Written by Jess Zimmerman
November 13, 2014
This week, the European Space Agency pulled off two extraordinary feats: a historic and exciting probe landing on a comet, and an act of bad taste so extreme that it manages to show up the worst of exclusionary science culture in one ugly garment.
ESA scientist Matt Taylor, perhaps emboldened by the viral success of mohawked NASA dreamboat Bobak Ferdowsi, made the dubious choice to do his media interviews in a shirt covered in bustiered cartoon ladies. This met with moderate outrage, as a number of science journalists pointed out that going on TV bedecked with the entire contents of a Heavy Metal magazine is maybe not the way to send the message “science is a respectful and supportive field for women.” That's where the REAL outrage started.
With their usual immunity to irony, men on the internet got very, VERY angry about the “overreaction” to Taylor's shirt. In particular, they latched onto a tweet by science writer and editor Rose Eveleth (full disclosure: a friend of mine and an awesome person). Rose's “overreaction” featured mild sarcasm: “No no women are toooootally welcome in our community, just ask the dude in this shirt.” The Internet Men Collective's entirely proportional response included “kill yourself,” “quit your bitching,” the inexplicable “sometimes try sex, you'll be better,” and a sigh-inducing “get back in the kitchen” cliché.
But the “jump off a cliff” responses were larded with a huge portion of something even more insidious: a whole battalion of helpful men sniffing that Taylor obviously didn't MEAN to offend. He just wanted to wear his funny fancy shirt! He didn't intend to make a point about how science and scientists view women, or the role that women play! He wasn't even thinking at ALL about how women might feel!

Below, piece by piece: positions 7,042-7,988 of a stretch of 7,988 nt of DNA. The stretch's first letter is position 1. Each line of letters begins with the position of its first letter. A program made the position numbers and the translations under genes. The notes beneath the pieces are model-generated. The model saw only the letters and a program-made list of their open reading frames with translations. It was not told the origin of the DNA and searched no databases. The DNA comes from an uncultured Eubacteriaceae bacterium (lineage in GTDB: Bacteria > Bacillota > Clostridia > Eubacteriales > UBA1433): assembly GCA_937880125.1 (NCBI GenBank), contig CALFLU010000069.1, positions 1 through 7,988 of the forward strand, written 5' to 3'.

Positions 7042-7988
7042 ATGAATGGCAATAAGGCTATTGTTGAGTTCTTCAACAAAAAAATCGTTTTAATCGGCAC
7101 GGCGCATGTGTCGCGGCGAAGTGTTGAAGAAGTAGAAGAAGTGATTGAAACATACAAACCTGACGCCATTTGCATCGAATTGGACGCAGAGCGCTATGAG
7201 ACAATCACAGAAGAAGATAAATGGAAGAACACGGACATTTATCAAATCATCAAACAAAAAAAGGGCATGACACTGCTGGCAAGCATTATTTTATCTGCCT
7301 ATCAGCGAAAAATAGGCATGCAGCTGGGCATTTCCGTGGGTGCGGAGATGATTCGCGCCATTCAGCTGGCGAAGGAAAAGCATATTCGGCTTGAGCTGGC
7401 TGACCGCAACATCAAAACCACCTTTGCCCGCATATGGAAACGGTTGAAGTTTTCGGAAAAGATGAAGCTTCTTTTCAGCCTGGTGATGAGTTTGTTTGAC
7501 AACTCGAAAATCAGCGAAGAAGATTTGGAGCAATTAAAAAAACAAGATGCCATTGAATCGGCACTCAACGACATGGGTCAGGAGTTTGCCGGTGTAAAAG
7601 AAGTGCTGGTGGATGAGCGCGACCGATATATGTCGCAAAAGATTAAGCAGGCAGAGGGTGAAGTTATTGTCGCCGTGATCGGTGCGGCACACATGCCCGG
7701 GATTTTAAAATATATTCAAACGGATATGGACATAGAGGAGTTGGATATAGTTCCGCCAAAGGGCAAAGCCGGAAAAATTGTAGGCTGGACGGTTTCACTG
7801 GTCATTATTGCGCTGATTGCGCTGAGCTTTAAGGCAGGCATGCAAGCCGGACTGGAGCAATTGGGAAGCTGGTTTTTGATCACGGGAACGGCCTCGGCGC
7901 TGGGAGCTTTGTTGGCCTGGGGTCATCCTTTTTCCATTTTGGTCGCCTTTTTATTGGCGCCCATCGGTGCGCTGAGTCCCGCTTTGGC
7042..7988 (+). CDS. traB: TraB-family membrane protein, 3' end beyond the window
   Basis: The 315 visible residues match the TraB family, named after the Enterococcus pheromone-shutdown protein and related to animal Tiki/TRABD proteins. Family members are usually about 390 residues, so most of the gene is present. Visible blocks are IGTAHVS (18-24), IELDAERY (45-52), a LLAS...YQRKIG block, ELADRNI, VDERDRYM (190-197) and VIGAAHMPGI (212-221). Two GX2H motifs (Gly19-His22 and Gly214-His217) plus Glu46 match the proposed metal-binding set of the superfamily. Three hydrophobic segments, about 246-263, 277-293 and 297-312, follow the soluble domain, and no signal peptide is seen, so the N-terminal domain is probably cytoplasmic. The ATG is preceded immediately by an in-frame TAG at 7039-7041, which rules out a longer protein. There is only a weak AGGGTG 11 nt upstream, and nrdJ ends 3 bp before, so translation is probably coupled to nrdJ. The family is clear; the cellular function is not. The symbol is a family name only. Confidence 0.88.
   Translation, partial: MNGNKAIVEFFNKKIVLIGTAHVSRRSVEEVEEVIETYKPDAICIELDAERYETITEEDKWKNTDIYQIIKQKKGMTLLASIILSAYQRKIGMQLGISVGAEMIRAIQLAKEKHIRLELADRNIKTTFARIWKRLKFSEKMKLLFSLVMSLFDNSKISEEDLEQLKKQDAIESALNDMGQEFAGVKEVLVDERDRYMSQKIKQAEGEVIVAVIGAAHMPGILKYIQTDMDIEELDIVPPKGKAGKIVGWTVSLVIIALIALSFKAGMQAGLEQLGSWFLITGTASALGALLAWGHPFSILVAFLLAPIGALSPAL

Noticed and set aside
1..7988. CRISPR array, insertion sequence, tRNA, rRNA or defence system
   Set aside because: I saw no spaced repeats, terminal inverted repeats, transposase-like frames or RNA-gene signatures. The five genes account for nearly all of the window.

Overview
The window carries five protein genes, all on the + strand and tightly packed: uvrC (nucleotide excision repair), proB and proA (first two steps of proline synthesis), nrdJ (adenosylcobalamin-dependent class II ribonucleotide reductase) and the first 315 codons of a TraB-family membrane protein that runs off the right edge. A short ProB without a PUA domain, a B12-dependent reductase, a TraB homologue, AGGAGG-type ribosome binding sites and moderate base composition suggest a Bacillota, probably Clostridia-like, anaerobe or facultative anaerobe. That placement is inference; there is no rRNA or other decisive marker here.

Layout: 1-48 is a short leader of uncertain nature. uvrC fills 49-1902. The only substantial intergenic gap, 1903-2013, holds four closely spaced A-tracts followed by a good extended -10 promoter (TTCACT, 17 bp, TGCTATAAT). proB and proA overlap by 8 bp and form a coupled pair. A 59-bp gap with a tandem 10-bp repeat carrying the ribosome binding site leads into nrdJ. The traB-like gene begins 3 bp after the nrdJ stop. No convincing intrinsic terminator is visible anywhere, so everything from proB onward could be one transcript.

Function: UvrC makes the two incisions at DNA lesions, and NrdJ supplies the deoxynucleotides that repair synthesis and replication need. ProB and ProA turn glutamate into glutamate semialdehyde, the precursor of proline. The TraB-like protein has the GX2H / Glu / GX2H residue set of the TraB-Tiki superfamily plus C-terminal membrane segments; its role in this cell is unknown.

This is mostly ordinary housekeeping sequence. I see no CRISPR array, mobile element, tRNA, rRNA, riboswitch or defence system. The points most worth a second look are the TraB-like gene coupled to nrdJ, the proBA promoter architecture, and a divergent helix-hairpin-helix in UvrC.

Well, yes. That's actually the problem. Taylor's shirt sends the message that women aren't welcome in the science community not because he was intending to send that message, but because he didn't care.
If you asked Taylor directly, he'd probably say he was a big supporter of women in STEM. Most advisers and lab directors and tenure committees would tell you the same. Overtly misogynist throwbacks certainly exist, but one of the paltry nice things about 2014 is that by now, very few male scientists would tell a woman “you're not welcome here." Not to her face.
But that's not the only way sexism works. No, sexism in science doesn't mean advisers take their students aside and say “don't worry, you'll pass your thesis defense, because I've noticed we both have a penis.” It doesn't mean tenure committee meetings include the action item “DID YOU NOTICE SHE'S A WOMAN? INAPPROPRIATE? DISCUSS.” It doesn't mean lab doors have signs saying “no open-toed shoes and no chicks.”
Here's what male scientists and historically male-led departments do instead: Offer little or no maternity leave for graduate students. Evaluate women employees on their personalities rather than their competence. Make jokes that cause women colleagues to feel left out and belittled. Go on national television in a shirt that shows women as decorative, sexualized semi-nudes. Hire people who just seem to fit in with the culture that thinks all of this is okay.
These aren't targeted, conscious, deliberate acts of discrimination. They're a miasma, a stench that settles over the science building and tells women: “This place isn't for you.” And it's a stink that men can't even smell—that's what privilege means. They're not trying to make a noxious cloud; they support women in STEM! They just aren't equipped to notice it, not unless they're looking. Not unless they get out their sensors and analyze everything like a Ghostbuster walking around the New York Public Library. Who has the time?
Well, if you don't have the time, then congratulations: You do not support women in STEM. You don't want them there. If you did, you'd make a micron of effort to detect and dispel the Man Only fumes settling over your lab. Instead, you're sitting at your microscope in the middle of a dense fog of poison you're immune to, telling women “come on into the gas cloud, I don't see why you wouldn't, it's fine for me.” And the sensor is inches from your hand, but you're too lazy to pick it up.
If you actually do want to support women in STEM—and I believe that many men believe they do—then yes, you have to pay attention, and think, and care about how your culture treats them and how it makes them feel. I know this is hard. It's unfamiliar, and unfamiliar things are often uncomfortable. It doesn't come naturally right away. It may not come naturally for a while.
But it sure isn't rocket science.